Sue Valentine/CPJ Africa Program Coordinator
Sue Valentine, CPJ's Africa program coordinator, has worked as a journalist in print and radio in South Africa since the late 1980s, including at The Star newspaper in Johannesburg and as the executive producer of a national daily current affairs radio show on the SABC, South Africa's public broadcaster.
‘They wanted me to say I was wrong’: Freed Ethiopian journalist on why 1,500 days in jail failed to silence her
Reeyot Alemu, an Ethiopian journalist who worked for the independent weekly Feteh, spent almost 1,500 days in prison after being arrested in June 2011 and charged with terrorism in 2012. She was released unexpectedly in July.
Mission Journal: Will Obama’s visit boost hopes for press freedom in Kenya?
President Barack Obama is expected to address a range of topics when he arrives in Kenya tomorrow. The Kenyan government says it plans to discuss security and trade, while opposition parties and civil society want good governance and human rights added to the agenda, according to news reports. We hope the discussion includes the commitments…
South African police repeatedly force journalists to delete photos
South Africa is synonymous with crime in the eyes of many–as evidenced by the recent mugging of a TV crew live on camera–but for the press, a more sinister threat to freedom lies in the growing number of cases where it is the police, in flagrant denial of their orders, who intimidate and threaten journalists,…
Mission Journal: In Zambia, Sata never fulfilled promise of greater transparency
“We’ll see for ourselves on Friday,” was a refrain on the lips of most journalists I met in Lusaka in mid-September, as they speculated on the health of President Michael Sata ahead of their country’s opening of parliament, where the leader was due to speak.
South Africa’s new communications ministry causes concern
Freedom of expression advocates in South Africa are concerned that the new Ministry of Communications, announced by President Jacob Zuma when he unveiled his cabinet on May 25, will compromise the independence of the public broadcaster and serve as a propaganda office.
SABC betrays South Africa’s young democracy
This week, South Africans go to the polls for their fifth democratic elections since 1994, but despite constitutional guarantees of media freedom, the vast majority of South Africans who vote will do so informed only by the positive news and information carried by a public broadcaster widely criticized for its partiality to the ruling party.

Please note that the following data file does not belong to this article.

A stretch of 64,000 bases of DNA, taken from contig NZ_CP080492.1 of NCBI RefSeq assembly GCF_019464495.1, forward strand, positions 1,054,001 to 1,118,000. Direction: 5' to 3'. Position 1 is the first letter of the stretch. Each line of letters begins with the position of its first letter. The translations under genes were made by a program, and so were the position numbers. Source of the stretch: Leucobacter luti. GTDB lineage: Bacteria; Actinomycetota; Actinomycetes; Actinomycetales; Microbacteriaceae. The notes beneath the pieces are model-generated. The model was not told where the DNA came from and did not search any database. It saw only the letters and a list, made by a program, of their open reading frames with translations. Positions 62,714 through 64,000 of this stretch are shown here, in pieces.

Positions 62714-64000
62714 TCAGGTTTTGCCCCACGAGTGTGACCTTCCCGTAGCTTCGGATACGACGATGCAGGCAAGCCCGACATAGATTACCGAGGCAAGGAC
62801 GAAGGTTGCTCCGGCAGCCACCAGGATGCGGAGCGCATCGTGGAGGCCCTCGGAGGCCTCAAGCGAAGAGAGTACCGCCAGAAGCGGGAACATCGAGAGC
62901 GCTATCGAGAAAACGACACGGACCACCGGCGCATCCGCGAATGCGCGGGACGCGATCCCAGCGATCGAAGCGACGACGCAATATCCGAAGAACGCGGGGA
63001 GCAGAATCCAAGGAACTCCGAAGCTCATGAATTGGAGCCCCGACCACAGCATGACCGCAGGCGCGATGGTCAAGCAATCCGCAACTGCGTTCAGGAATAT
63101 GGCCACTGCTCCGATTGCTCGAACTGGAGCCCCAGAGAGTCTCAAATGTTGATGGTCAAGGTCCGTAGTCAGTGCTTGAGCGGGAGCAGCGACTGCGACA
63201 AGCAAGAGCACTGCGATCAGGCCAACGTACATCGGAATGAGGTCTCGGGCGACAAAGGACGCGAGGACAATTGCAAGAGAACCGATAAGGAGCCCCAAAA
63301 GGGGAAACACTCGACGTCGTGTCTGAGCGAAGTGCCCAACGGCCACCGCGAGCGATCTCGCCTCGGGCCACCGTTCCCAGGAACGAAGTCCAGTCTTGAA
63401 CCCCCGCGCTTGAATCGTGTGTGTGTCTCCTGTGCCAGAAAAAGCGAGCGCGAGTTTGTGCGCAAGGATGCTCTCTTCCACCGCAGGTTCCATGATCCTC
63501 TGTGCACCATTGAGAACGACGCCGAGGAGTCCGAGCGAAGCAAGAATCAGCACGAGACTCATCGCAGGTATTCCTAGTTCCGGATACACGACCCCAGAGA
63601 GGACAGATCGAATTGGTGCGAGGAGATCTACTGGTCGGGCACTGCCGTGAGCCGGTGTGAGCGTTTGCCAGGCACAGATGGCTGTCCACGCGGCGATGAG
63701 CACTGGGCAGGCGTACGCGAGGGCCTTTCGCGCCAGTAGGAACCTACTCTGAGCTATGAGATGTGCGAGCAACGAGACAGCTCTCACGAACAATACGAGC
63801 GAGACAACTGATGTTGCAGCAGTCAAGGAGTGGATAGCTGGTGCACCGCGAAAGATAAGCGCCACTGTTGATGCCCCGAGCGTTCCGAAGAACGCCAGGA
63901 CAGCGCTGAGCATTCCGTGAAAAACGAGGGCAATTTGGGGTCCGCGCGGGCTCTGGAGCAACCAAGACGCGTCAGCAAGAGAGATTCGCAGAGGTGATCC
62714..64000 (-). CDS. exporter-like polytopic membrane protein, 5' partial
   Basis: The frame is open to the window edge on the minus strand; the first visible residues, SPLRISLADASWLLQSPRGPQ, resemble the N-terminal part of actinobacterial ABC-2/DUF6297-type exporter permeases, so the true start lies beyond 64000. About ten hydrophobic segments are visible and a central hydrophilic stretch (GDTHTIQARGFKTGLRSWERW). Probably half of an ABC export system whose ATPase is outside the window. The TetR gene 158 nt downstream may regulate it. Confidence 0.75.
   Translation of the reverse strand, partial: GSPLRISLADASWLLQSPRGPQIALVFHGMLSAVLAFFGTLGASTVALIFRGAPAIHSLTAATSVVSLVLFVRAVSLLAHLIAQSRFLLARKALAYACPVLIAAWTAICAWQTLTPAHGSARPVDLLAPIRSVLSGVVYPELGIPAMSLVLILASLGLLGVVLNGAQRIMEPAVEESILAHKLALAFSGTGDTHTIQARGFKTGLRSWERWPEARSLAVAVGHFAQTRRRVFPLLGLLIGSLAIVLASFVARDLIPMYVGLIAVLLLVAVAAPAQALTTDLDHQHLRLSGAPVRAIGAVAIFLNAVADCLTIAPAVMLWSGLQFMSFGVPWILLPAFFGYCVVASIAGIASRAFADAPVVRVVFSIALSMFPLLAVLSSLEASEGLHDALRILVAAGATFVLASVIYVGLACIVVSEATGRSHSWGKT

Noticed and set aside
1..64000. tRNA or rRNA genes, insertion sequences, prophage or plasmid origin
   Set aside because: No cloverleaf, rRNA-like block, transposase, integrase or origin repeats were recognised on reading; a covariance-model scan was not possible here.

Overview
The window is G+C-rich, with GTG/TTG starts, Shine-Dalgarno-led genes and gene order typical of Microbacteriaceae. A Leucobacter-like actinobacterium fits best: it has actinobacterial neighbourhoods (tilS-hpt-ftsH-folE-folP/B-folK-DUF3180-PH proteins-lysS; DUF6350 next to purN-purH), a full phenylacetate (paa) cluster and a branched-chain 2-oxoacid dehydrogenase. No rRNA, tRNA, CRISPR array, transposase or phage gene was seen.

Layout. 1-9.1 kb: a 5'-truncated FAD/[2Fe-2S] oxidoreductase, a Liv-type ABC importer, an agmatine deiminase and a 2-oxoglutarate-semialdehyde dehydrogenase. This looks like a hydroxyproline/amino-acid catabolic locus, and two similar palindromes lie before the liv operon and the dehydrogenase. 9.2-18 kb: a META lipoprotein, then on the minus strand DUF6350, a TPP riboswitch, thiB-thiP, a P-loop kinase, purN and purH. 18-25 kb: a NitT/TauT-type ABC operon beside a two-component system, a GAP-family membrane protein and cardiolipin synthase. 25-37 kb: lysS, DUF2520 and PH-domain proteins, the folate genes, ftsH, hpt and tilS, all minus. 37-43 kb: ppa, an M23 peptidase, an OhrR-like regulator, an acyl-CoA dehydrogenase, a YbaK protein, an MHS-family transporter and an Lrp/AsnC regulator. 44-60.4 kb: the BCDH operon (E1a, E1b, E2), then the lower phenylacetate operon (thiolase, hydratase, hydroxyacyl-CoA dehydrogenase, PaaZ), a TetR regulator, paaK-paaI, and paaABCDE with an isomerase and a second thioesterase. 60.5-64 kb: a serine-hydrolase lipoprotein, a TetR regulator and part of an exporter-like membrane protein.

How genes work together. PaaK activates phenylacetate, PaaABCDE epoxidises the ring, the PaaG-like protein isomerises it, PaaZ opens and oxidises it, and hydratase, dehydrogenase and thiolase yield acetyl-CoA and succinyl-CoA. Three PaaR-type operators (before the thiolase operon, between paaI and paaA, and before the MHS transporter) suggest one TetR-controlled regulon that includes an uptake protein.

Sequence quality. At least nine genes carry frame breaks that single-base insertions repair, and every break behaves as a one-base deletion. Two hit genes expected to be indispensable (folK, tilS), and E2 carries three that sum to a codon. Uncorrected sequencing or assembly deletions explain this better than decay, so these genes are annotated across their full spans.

Africa’s journalists honor jailed editor Woubshet Taye
Journalists and media owners across Africa gave Ethiopian journalist Woubshet Taye a standing ovation in Cape Town on Saturday night at the CNN MultiChoice African Journalist Awards 2013, but he wasn’t there to see it. Instead his wife and son accepted the Free Press Award on his behalf. Part of the citation for the award…
Zambia silences critics with lawsuits, Web blocking
The charges leveled against a Zambian journalist suspected by authorities of being linked to the blocked news website Zambian Watchdog make for interesting reading.
SABC keeps lid on ‘Project Spear’ documentary
The South African Broadcasting Corporation is in the news for not airing a politically sensitive documentary that details allegations of apartheid-era theft of public funds. The public broadcaster, which had commissioned the film, has also refused to sell the rights back to the filmmaker and has filed a lawsuit demanding she turn over her raw…
Q&A: Zenzele Ndebele promotes radio in Zimbabwe
With Zimbabwe elections days away, the fight over access to the airwaves has intensified. The media environment has loosened slightly compared with previous years, but most Zimbabweans still lack access to independent sources of news, including radio. One person familiar with obstacles to broadcasting is Zenzele Ndebele, editor of Radio Dialogue, a community radio station…